Which Device Registration Service (DRS)

Apologies if this is obvious but it wasn’t quite so clear cut to me, therefore a quick post seems sensible.

Windows Server 2012 R2 Active Directory Federation Services (AD FS) ships with a component called the Device Registration Service, or DRS for short.  The DRS facilitates the new Workplace Join (WPJ) feature.  Here’s a summary, from TechNet:

By using Workplace Join, information workers can join their personal devices with their company’s workplace computers to access company resources and services.  When you join your personal device to your workplace, it becomes a known device and provides seamless second factor authentication and Single Sign-On to workplace resources and applications.  When a device is joined by Workplace Join, attributes of the device can be retrieved from the directory to drive conditional access for the purpose of authorizing issuance of security tokens for applications.  Windows 8.1 and iOS 6.0+, and Android 4.0+ devices can be joined by using Workplace Join.

There are two Device Registration Services in play today:

  1. The Windows Server 2012 R2 DRS
  2. Azure DRS

You can only use one of them!

Which one?

  • Windows Server 2012 R2 DRS is intended for on-premises deployments and to provide conditional access and seamless SSO to on-premises applications.
  • Azure DRS is intended for conditional access and seamless SSO in Office 365, CRM Online, InTune and Azure and on-premises applications.

You cannot implement a hybrid (Azure DRS and on-premises) DRS deployment.  You must pick one or the other.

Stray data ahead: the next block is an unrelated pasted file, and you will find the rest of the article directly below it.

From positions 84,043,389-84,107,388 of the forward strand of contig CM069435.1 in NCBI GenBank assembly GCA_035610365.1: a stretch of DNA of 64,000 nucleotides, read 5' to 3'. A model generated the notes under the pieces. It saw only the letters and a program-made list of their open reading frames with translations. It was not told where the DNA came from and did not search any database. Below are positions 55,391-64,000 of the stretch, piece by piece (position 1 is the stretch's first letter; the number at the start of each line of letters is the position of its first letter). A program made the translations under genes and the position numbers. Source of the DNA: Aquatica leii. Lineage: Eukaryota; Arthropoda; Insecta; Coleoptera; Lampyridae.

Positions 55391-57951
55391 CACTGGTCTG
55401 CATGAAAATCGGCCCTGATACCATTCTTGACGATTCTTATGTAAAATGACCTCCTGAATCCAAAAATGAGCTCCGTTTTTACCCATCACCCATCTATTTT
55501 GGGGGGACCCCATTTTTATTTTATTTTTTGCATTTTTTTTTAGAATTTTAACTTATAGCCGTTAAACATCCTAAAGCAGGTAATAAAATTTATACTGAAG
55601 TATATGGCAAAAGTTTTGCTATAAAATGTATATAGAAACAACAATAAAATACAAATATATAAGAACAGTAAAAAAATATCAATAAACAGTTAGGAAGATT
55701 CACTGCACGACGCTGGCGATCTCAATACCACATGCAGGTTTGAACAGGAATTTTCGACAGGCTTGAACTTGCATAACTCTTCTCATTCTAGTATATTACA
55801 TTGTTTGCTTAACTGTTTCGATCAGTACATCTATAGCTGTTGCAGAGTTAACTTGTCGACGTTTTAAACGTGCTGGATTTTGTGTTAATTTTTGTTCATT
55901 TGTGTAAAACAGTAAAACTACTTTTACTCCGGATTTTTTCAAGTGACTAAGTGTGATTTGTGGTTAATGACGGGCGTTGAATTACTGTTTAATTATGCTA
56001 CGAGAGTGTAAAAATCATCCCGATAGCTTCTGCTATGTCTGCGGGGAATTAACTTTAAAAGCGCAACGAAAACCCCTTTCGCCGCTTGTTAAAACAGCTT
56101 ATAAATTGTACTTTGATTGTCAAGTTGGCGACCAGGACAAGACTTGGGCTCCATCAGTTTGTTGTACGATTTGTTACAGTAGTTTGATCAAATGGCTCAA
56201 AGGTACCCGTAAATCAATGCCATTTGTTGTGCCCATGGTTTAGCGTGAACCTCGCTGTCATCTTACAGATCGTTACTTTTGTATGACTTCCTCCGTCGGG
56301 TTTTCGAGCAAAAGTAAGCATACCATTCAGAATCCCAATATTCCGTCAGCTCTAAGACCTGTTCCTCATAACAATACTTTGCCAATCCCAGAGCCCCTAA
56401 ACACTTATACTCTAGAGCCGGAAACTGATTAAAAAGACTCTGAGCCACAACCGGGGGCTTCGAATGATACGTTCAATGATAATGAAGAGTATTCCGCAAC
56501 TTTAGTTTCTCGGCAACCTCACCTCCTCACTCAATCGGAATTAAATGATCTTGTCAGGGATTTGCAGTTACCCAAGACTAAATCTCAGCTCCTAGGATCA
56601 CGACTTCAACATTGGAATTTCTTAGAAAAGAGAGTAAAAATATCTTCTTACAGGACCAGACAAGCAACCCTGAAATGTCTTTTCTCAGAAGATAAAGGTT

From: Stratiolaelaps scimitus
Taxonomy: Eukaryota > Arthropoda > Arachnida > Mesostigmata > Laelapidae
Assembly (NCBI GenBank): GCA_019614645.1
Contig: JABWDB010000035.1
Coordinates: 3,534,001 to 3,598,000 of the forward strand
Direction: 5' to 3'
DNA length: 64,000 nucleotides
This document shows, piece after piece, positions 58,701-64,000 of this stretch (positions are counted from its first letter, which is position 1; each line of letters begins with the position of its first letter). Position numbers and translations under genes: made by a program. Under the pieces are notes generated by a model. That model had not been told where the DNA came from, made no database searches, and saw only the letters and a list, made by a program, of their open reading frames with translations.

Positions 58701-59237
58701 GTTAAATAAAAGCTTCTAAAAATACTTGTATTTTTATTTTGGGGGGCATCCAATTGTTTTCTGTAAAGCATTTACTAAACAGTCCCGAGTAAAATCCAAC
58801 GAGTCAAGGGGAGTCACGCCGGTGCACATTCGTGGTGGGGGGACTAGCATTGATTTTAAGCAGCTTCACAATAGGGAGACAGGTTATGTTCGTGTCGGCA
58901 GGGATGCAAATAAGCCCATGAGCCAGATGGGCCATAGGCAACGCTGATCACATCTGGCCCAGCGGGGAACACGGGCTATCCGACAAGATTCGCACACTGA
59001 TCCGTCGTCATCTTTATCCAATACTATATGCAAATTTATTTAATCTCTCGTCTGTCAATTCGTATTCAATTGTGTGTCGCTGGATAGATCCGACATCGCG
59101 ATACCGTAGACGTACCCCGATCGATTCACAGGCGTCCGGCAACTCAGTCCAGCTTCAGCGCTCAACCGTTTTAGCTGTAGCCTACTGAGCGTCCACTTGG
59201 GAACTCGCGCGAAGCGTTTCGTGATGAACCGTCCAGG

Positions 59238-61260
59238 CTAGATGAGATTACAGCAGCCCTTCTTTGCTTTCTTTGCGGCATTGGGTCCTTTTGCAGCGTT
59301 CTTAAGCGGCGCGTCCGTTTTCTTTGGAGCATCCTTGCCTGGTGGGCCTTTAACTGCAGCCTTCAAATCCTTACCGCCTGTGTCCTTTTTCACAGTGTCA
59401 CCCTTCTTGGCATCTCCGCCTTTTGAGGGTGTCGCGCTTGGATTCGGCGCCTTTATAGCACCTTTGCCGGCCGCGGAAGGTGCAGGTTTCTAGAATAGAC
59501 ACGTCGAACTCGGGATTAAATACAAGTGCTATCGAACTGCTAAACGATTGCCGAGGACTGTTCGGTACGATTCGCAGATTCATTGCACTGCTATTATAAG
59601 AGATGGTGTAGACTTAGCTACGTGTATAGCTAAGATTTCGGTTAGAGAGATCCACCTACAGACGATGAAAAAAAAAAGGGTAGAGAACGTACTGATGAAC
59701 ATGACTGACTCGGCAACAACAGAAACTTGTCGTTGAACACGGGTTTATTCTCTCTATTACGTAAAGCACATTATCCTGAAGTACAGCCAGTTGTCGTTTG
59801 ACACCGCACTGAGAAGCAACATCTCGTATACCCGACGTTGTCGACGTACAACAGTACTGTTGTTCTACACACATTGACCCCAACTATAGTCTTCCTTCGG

This means:

  • If you have on-premises infrastructure with no MS Online services and no immediate plans for MS Online services, use Windows Server 2012 R2 DRS.
  • If you are an MS Online user, e.g. Office 365, Azure, CRM Online, InTune, you must use Azure DRS in order to get the benefit of conditional access polices and tight integration across Office and InTune.
  • If you have short-term or medium-term plans to use MS Online services you should probably still consider yourself in the hybrid identity camp and implement Azure DRS.

OK.  That’s fine.  Any issues or caveats with deploying on-premises and moving to the cloud if and when the time comes?

Yes.  If you move from on-premises DRS to Azure DRS you must re-register all devices.  Existing devices won’t work inside of MS Online.

So you need to consider this carefully.  If you’re designing a Windows Server 2012 R2 or Windows Server “10” AD FS deployment you need to know whether or not O365 is on the cards.  If it is, plan for and deploy Azure DRS (which still requires some on-premises components and configuration).  If it isn’t and you do want to implement conditional access policies (a.k.a. advanced AuthZ rules) then you need on-premises DRS.  Note that you need to get your certificate(s) correctly planned ahead of doing this too (see here for why).

How does hybrid DRS work?

Azure DRS is used to register the devices and issue the necessary device certificates to clients.  Once this happens you have the full and future capabilities of conditional access polices within the confines of your environment, e.g. access to X if device is managed.